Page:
An Advisers Life – The AAA Midget Or Tier III Choice

On Saturday afternoon I gave my second of two speeches regarding the paths to NCAA hockey at the Pre Draft Combine.  Following each speech we have a question and answer session for players and parents.

Throughout the course of the weekend, one question continued to come up.  And that question was;

“Should a Midget aged player leave AAA hockey for an opportunity in Tier III or pay to play hockey?”

It is a pretty broad question to ask since each player and family circumstances is different.  Financial circumstances, family circumstances, local playing opportunity limitations, and the players goals can all impact any specific advice I would give to a client.

That said, there is some very general information we can all go by, learn from, and allow it to help assist us in making our individual decisions.

If the long term goal is to play NCAA hockey, and if that goal is to be achieved through the USHL, NAHL or any other league that holds an annual player draft, then simply look at the draft results.  Players being drafted come from AAA hockey in a great majority of instances.

The draft results will tell you where each league scouts the most and places their highest values on prospects.

In a great majority of circumstances that high value is placed on Midget hockey, or Prep school.  Very few players are drafted from Tier III or pay to play hockey.  The new NCDC took a vast majority of its drafted players from AAA programs as well.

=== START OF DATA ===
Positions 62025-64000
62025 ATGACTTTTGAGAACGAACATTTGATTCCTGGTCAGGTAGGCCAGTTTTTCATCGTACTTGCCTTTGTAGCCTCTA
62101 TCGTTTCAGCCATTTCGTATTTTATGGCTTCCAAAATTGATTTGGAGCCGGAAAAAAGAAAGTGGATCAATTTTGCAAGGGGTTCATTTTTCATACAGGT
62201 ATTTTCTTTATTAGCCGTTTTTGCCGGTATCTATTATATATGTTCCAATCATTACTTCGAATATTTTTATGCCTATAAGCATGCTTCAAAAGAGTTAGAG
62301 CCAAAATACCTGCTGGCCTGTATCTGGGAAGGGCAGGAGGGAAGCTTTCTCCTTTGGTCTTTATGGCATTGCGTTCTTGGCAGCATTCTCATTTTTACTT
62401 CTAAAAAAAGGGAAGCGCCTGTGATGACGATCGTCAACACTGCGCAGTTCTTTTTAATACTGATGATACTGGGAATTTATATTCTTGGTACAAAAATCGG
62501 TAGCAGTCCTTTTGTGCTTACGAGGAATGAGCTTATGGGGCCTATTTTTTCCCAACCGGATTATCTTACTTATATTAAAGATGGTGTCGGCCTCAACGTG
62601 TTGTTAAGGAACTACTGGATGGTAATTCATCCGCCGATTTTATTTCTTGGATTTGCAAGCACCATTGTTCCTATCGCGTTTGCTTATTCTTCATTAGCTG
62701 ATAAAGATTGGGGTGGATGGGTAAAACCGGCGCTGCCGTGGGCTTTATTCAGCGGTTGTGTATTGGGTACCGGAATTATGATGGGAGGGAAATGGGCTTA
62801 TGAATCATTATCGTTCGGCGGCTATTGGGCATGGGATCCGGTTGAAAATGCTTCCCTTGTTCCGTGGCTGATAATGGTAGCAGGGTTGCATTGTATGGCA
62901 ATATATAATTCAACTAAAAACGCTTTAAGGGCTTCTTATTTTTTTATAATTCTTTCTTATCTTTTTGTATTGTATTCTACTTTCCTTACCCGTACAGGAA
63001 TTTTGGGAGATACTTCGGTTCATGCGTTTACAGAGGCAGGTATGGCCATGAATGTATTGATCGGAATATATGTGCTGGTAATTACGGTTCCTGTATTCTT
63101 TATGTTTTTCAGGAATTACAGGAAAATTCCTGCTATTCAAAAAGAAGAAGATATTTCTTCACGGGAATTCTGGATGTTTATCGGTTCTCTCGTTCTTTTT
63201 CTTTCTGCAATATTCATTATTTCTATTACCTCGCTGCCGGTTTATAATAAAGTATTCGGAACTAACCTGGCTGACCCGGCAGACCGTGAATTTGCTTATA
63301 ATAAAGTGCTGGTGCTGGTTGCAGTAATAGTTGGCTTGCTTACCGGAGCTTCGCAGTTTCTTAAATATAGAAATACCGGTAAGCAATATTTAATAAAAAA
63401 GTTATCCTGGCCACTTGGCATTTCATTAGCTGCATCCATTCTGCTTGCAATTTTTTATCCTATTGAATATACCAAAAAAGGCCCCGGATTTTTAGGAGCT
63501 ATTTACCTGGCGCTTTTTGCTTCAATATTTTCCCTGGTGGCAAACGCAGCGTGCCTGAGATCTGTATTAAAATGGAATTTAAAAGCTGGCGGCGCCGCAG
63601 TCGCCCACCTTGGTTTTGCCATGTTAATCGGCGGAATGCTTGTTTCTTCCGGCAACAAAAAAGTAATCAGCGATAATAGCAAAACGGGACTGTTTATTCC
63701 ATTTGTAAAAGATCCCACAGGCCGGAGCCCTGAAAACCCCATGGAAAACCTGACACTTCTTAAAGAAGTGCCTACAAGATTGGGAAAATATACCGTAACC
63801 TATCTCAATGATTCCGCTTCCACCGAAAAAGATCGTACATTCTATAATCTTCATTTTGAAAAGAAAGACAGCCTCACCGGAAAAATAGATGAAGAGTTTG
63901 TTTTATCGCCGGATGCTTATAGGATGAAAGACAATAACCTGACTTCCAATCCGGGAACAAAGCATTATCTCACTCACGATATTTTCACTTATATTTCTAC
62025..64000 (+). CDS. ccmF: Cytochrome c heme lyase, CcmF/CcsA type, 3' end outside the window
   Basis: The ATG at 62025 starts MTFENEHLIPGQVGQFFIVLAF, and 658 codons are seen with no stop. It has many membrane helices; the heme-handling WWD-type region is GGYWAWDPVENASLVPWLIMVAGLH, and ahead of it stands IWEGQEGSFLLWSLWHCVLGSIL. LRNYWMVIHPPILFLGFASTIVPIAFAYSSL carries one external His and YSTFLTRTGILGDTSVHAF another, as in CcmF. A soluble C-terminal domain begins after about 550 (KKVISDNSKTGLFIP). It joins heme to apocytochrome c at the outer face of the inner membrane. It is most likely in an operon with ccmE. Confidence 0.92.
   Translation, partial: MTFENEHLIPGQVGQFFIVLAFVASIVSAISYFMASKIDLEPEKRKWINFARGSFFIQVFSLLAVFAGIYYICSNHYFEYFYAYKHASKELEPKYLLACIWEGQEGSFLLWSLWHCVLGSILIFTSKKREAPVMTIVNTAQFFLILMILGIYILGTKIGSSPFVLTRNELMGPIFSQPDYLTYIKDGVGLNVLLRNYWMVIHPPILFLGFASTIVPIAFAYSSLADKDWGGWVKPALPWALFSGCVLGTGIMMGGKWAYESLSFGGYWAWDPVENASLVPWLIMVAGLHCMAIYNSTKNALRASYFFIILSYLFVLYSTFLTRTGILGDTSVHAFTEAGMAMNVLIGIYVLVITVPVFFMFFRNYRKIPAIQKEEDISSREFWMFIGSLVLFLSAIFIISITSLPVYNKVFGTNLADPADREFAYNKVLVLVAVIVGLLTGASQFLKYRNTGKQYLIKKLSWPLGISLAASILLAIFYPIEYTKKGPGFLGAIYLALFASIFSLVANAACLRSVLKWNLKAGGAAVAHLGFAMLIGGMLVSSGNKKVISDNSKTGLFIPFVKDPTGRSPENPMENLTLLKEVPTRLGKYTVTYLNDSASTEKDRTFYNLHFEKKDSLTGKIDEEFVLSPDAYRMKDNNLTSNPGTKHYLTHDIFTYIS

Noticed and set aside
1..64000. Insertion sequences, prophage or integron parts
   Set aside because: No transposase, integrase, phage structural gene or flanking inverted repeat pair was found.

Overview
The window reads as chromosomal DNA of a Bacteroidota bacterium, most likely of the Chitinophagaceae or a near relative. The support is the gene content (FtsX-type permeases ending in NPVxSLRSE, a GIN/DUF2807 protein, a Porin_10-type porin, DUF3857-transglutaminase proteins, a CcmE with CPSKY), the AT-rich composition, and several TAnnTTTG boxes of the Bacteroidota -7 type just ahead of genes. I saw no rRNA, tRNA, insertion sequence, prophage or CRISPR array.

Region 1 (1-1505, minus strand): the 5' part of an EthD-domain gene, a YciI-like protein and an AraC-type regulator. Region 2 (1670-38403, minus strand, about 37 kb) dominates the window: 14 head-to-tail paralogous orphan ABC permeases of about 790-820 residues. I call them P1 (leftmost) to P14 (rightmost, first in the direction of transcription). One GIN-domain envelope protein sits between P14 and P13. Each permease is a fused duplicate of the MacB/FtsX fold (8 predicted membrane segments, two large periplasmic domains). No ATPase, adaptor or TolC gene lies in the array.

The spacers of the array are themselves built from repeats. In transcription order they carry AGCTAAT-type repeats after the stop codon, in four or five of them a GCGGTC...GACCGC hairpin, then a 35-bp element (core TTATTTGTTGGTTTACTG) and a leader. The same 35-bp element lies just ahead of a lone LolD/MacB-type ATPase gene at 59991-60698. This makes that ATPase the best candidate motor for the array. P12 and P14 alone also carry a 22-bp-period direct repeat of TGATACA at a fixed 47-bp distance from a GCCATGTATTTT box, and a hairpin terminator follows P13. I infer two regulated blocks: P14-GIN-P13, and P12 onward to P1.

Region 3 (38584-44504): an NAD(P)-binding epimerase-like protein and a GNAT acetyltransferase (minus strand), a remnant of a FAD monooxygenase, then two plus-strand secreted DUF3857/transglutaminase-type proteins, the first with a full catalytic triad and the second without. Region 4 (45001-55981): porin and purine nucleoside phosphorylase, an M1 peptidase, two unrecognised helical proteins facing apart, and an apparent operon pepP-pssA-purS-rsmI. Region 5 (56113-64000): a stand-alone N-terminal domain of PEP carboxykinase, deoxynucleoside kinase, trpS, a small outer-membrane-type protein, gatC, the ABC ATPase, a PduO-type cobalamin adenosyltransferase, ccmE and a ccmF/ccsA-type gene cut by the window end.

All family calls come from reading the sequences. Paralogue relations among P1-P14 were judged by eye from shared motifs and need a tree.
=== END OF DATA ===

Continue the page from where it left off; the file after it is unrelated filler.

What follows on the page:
That doesn’t mean that Tier III hockey isn’t good, or isn’t the right path for some players, it just means that the great majority of players entering those leagues are coming from age specific programing.

Considering some communities do not offer Midget AAA programing, but they do offer Tier III or pay to play programs.  In that circumstance, if you are not ready to move away from home, or do not want to move away from home, then Tier III is a great option.

If you are in a situation where finances will dictate where you play, then the decision is a simple one.  Do what’s best for your family situation financially.  Do not go into massive debt for any playing option.

Finally, if you can afford it, and you are serious about pursuing an NCAA opportunity, hire an experienced adviser to help you with these decisions.  It will not be inexpensive, but if he is a good adviser he will end up saving you time, money, and stress while helping put you in a great position to achieve your dreams.

Joseph Kolodziej – Adviser

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